By Louis Cahill
If you pay hundreds of dollars for the chance to catch a really big trout on someones private water, are you doing the right thing?
Pay-to-play fishing is a hot button issue. It came up in conversation the other day so I thought I’d put my two cents in. I don’t have any data to back this up, but my guess is that a pretty small percentage of anglers regularly pay to fish private water. I’d guess that a fare number of us do it a time or two and move on and a very small number do little else. On the other hand there are an equally small number who would never consider it.
What you figure out pretty quickly is, whenever pay-to-play comes up, there’s going to be an argument. The fur usually starts to fly when fish size becomes the topic. If you are boasting about catching a trophy size trout on your local pay-to-play water you’re very likely going to hear how, “That fish doesn’t count,” or how, “That’s bullshit.”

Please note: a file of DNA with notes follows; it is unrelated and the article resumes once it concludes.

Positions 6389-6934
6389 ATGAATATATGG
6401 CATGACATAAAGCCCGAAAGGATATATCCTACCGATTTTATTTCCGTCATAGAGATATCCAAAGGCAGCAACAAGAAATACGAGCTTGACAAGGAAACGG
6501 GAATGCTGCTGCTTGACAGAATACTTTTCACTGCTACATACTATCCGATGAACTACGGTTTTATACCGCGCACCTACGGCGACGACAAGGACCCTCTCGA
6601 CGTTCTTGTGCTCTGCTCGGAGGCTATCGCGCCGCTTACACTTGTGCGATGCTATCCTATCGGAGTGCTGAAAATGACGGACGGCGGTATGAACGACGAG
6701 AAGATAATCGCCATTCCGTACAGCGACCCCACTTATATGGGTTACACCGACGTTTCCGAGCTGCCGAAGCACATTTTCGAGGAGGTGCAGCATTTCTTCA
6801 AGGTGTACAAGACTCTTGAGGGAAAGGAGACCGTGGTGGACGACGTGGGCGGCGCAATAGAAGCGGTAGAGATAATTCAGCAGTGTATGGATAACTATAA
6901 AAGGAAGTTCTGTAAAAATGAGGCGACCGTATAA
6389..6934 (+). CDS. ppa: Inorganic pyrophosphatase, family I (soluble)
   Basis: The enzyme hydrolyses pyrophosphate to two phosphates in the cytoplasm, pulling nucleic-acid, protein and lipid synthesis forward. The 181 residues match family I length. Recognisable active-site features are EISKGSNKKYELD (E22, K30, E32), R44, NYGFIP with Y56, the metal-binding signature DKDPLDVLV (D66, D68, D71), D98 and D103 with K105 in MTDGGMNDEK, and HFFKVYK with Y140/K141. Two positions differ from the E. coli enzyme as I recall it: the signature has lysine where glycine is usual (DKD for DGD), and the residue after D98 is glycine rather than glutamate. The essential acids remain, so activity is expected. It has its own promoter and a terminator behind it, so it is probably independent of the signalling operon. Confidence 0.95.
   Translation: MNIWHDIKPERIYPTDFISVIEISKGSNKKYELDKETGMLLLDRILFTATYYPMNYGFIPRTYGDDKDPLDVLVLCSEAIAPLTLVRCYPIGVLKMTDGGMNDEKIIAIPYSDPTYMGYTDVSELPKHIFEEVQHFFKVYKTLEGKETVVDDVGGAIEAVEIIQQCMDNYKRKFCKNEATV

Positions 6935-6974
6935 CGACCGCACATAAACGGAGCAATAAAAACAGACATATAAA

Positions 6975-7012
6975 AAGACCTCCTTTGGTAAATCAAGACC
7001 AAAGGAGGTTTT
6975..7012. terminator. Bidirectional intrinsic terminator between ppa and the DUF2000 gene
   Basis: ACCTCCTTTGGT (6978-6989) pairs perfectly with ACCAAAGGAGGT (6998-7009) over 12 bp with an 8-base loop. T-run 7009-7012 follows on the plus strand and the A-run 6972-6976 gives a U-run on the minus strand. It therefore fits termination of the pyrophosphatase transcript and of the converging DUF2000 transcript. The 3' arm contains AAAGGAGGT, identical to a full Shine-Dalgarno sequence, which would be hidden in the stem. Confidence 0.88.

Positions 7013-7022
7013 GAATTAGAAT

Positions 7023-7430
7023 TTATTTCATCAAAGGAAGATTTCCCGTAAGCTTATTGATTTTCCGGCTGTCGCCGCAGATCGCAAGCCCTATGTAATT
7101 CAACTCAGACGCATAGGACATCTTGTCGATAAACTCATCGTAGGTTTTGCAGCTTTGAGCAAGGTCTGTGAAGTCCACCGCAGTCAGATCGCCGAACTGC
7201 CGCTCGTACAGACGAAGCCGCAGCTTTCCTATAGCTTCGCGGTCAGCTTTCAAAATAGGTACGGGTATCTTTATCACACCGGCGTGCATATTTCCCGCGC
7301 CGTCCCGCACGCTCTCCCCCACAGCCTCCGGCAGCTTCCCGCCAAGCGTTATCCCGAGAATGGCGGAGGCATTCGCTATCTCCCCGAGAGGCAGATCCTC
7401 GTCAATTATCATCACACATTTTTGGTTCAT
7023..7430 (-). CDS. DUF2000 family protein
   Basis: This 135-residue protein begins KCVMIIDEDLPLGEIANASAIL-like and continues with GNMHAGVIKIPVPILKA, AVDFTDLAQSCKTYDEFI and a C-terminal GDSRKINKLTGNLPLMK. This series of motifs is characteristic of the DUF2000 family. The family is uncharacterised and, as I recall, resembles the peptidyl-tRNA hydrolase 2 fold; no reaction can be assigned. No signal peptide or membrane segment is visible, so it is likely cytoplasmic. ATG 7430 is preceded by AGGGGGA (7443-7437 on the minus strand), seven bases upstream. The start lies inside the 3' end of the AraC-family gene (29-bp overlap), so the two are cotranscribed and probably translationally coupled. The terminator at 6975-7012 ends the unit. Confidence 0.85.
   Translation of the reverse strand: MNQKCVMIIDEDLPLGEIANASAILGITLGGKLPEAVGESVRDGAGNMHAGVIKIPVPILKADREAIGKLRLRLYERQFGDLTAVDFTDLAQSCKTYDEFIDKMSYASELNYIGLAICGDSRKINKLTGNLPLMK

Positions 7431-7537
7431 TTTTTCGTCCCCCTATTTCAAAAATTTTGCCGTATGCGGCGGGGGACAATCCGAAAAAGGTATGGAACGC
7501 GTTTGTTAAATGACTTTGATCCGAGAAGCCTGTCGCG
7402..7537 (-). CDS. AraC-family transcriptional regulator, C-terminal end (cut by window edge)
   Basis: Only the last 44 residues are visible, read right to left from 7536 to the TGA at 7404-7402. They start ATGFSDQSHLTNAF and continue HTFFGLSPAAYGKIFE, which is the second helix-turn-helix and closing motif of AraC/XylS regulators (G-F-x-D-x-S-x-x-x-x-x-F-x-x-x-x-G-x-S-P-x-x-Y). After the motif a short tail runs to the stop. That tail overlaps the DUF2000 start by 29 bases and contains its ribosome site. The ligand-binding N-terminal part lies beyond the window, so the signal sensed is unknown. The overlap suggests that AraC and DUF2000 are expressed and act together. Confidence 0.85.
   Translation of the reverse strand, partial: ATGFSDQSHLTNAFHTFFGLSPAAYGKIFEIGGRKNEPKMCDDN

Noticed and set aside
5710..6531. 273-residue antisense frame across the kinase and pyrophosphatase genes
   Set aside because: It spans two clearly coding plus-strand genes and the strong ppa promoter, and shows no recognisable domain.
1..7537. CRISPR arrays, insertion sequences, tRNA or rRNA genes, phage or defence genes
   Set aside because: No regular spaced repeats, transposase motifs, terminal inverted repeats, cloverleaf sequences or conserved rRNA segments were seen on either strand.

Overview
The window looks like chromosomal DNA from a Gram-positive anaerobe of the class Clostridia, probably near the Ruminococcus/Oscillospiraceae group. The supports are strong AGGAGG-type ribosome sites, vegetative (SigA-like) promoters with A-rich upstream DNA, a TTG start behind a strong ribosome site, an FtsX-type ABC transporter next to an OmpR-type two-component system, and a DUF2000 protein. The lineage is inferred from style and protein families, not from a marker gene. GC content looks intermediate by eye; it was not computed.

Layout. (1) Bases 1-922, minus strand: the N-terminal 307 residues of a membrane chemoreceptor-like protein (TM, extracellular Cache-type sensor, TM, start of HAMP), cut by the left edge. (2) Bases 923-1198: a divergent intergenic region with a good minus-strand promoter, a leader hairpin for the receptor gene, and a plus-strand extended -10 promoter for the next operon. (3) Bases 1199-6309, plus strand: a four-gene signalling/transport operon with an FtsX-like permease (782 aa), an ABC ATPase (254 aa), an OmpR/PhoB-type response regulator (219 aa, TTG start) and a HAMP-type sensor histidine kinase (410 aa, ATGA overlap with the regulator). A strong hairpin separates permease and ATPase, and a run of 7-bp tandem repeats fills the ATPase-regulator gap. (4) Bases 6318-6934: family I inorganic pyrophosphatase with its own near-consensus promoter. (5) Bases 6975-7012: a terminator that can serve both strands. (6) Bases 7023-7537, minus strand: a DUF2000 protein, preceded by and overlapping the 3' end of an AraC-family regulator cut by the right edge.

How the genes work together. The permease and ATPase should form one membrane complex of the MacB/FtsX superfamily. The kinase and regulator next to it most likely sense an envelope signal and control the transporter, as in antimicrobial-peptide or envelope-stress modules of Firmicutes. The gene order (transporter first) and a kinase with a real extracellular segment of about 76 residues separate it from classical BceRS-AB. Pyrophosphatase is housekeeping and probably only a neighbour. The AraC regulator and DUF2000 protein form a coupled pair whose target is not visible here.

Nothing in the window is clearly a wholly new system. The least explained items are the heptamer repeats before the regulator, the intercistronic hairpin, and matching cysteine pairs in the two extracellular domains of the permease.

It’s true that there is no comparing a hand fed pet to a wild fish of the same size. Perhaps there is no comparing the effort or skill that went into catching those fish, but there is certainly no comparing how unique, special or important those two fish are. Wild trophy size trout are a treasure and should be treated as such. All of that said, if you are boasting about the size of your fish to establish yourself as a superior angler, you’re probably a douche bag. If you’re trying to spoil someone else’s excitement by calling their fish bullshit, you’re just as bad. That’s my opinion.
Focusing on numbers or size takes the fun out of fishing for me. I don’t count fish and when I do measure a fish it’s about appreciating what a special fish it is and how fortunate I was to catch it. Not for one instant do I hold to the idea that it makes me special as an angler. I’ve been at this long enough to know that humility is waiting in the next run. I like to hear anglers talk about special fish and I like to talk about them too. I think that’s something we all share, I just think it sucks when it ends in an argument.
So here are some facts about pay-to-play fishing.
So I guess I’ve suckered you in with an inflammatory headline, only to make a balanced and reasonable argument. You should be used to that by now. I’m going to list some things I know to be true on the topic as + for positive and – for negative.